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Harsh weather has set back roads repairs

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By Marc McLean, local democracy reporter
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Harsh weather has set back roads repairs

A “PERFECT storm” of harsh winter weather has set back roads repairs across Dumfries and Galloway, it was revealed this week.

Roads chiefs at Dumfries and Galloway Council have also admitted that they are dealing with an even bigger backlog of potholes as a result of wet conditions followed by two week-long sub-zero periods.

While this is not the news long-suffering motorists in the region wanted to hear, there is a huge programme of roads maintenance works planned from April onwards, with additional capital spending jumping from £1m in 2023/24 to more than £4m in 2024/25.

The condition of the roads and planned works was discussed at the council’s communities committee on Tuesday.

Lochar Councillor Linda Dorward said: “If you looked at the media last week, Dumfries and Galloway Council are coming out as the worst local, rural authority in Scotland for recorded potholes – despite significant investment.

“Can I ask, what does the administration propose to do to reverse this?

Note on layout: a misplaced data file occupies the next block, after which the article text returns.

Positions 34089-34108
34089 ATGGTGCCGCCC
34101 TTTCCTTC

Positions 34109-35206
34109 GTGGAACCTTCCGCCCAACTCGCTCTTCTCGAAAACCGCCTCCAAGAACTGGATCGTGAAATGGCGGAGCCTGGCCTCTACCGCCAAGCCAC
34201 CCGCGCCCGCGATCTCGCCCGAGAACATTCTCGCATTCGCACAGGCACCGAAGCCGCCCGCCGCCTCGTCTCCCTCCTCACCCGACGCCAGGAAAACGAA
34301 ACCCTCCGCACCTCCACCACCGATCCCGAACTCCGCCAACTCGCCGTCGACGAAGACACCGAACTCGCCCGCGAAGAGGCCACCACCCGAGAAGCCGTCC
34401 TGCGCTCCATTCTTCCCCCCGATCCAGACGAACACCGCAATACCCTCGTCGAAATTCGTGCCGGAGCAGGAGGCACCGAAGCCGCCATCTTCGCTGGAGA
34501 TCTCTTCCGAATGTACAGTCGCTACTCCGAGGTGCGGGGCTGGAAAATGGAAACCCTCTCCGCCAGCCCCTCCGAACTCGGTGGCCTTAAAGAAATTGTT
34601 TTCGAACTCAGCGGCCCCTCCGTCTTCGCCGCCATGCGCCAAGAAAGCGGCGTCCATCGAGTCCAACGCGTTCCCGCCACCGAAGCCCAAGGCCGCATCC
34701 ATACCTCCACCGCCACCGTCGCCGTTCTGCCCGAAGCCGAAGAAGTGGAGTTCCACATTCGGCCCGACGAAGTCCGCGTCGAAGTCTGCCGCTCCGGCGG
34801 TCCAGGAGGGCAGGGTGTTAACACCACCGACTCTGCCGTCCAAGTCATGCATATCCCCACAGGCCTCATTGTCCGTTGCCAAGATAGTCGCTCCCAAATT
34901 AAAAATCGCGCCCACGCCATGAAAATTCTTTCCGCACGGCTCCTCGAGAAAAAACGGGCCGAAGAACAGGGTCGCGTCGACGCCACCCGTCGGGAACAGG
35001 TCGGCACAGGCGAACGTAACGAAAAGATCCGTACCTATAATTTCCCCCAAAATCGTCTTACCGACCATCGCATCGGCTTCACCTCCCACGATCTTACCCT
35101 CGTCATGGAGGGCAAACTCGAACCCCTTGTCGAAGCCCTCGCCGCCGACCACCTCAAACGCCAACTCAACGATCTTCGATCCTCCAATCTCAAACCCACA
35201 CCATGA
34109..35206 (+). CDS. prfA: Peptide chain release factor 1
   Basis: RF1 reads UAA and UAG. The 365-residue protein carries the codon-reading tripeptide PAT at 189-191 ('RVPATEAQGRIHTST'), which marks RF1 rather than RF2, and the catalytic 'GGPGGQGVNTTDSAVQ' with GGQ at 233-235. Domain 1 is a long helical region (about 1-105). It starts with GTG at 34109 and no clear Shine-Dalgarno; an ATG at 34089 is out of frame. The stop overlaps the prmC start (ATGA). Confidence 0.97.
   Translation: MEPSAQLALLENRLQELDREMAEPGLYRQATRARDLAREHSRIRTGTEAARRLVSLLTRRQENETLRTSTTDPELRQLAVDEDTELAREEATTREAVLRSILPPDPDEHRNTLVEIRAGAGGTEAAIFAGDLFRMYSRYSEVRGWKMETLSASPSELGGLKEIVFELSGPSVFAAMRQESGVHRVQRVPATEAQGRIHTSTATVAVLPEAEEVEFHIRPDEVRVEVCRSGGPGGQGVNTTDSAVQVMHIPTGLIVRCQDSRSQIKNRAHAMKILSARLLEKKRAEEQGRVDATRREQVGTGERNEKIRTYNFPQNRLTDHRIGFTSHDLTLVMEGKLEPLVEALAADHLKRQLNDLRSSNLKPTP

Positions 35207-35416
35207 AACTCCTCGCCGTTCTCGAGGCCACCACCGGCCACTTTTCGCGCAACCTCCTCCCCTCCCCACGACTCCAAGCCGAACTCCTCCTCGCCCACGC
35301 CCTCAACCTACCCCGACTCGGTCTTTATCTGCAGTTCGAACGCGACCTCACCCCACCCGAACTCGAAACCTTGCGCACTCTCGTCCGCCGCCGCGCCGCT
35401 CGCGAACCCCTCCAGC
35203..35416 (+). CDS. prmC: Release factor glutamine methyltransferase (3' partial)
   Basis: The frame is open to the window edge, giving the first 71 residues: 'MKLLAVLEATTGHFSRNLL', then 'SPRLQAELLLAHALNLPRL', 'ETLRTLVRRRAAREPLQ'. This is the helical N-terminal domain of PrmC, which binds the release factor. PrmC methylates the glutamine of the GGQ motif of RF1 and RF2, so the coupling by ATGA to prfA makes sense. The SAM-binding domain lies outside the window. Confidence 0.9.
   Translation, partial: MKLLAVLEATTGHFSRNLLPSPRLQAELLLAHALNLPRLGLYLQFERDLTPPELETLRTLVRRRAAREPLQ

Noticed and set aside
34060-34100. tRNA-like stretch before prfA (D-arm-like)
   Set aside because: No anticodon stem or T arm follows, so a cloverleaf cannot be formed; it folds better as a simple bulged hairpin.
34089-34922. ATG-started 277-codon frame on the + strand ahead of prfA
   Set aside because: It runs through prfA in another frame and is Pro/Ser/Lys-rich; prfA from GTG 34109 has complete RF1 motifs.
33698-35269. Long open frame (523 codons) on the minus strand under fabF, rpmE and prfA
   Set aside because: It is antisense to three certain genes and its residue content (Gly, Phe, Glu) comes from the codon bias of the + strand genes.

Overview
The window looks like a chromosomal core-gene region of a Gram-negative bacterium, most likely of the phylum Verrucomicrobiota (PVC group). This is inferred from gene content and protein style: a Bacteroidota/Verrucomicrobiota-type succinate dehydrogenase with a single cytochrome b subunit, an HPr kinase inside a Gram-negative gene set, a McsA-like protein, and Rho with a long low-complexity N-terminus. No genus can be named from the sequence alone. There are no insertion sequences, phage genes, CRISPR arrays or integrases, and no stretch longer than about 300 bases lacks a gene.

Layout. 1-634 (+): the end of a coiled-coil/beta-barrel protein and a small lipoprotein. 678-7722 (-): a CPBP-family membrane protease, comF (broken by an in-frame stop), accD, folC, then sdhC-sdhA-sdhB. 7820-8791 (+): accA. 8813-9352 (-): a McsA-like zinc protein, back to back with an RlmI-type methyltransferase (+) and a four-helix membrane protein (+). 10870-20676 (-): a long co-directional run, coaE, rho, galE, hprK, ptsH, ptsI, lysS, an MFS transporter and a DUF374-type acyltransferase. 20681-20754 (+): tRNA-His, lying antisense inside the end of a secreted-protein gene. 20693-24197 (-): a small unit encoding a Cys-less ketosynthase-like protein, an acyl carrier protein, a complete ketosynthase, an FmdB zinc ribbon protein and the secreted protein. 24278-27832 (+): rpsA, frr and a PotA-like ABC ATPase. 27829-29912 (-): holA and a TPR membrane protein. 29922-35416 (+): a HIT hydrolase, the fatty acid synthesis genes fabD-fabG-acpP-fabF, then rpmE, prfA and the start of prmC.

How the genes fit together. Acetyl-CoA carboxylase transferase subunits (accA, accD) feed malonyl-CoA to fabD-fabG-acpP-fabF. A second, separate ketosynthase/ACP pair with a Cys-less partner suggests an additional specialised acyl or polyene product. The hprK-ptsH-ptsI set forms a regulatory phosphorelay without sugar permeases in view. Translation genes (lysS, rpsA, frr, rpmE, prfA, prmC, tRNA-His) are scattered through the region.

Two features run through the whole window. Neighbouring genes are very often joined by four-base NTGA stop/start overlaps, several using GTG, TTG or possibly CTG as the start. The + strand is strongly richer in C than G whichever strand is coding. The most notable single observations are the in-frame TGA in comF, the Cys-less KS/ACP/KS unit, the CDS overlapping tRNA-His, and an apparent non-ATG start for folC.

“I think the taxpayers and residents of Dumfries and Galloway need some assurances as to whether we’re spending our money wisely.”

Councillor Ian Blake, chairman of the committee and a member of the Conservative-led council administration, said: “We did accelerate £1m from next year’s budget into the current year, and that’s being worked out across the region at a rate of around £50,000 per ward.

“We’ve had an increase in staff, although the staff is not at its full commitment yet, and we’ve had one or two leave the scheme, having very recently been employed.

“In general terms across the region, we’ve experienced ‘the perfect storm’ with the really wet conditions followed by heavy frost – and this has caused extensive damage.

“But we are making a difference. The next year’s budget, from April onwards, increases and hopefully members of the public will see a very definite improvement in the road’s structure.

“I do appreciate Councillor Dorward’s comments – the roads are in a poor state, they have been in a poor state for some considerable time.

“We are making a small, steady improvement, and hopefully that will continue in the next financial year.”

Stephen Hall is an external adviser the council drafted in to help oversee years of roads improvements works across the region.

He admitted there is currently a “very large backlog” of potholes and other maintenance defects on the road network.

Mr Hall continued: “We’ve got winter conditions that are not helping us. That freeze-thaw action we’ve been seeing had two significant cold spells – both of which lasted a week – and temperatures were down to minus eight, minus nine overnight.

“That coming on top of wet conditions is absolutely the ideal conditions for forming potholes, so we are facing challenges throughout the winter.

“But the work this year has been all about gearing us up ready to deliver a much larger maintenance programme next year.”

Mr Hall insisted that the number of roads workers employed by the council has increased, and another recruitment drive is being organised to boost manpower further.

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